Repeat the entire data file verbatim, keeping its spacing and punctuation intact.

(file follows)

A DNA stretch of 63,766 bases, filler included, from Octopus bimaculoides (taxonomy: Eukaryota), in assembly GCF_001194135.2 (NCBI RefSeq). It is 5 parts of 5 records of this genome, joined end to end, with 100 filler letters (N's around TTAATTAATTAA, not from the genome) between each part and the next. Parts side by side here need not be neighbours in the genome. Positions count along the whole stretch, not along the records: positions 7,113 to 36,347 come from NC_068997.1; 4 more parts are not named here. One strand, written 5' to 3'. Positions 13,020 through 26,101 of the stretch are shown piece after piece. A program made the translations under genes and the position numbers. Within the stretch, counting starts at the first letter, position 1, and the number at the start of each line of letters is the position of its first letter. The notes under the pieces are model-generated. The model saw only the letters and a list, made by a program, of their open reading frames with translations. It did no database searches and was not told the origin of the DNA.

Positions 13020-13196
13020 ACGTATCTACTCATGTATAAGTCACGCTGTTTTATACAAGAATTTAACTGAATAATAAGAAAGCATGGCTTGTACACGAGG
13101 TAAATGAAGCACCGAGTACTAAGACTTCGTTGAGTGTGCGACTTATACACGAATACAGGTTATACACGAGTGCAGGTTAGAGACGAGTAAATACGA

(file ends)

A DNA stretch of 63,766 bases, filler included, from Octopus bimaculoides (taxonomy: Eukaryota), in assembly GCF_001194135.2 (NCBI RefSeq). It is 5 parts of 5 records of this genome, joined end to end, with 100 filler letters (N's around TTAATTAATTAA, not from the genome) between each part and the next. Parts side by side here need not be neighbours in the genome. Positions count along the whole stretch, not along the records: positions 7,113 to 36,347 come from NC_068997.1; 4 more parts are not named here. One strand, written 5' to 3'. Positions 13,020 through 26,101 of the stretch are shown piece after piece. A program made the translations under genes and the position numbers. Within the stretch, counting starts at the first letter, position 1, and the number at the start of each line of letters is the position of its first letter. The notes under the pieces are model-generated. The model saw only the letters and a list, made by a program, of their open reading frames with translations. It did no database searches and was not told the origin of the DNA.

Positions 13020-13196
13020 ACGTATCTACTCATGTATAAGTCACGCTGTTTTATACAAGAATTTAACTGAATAATAAGAAAGCATGGCTTGTACACGAGG
13101 TAAATGAAGCACCGAGTACTAAGACTTCGTTGAGTGTGCGACTTATACACGAATACAGGTTATACACGAGTGCAGGTTAGAGACGAGTAAATACGA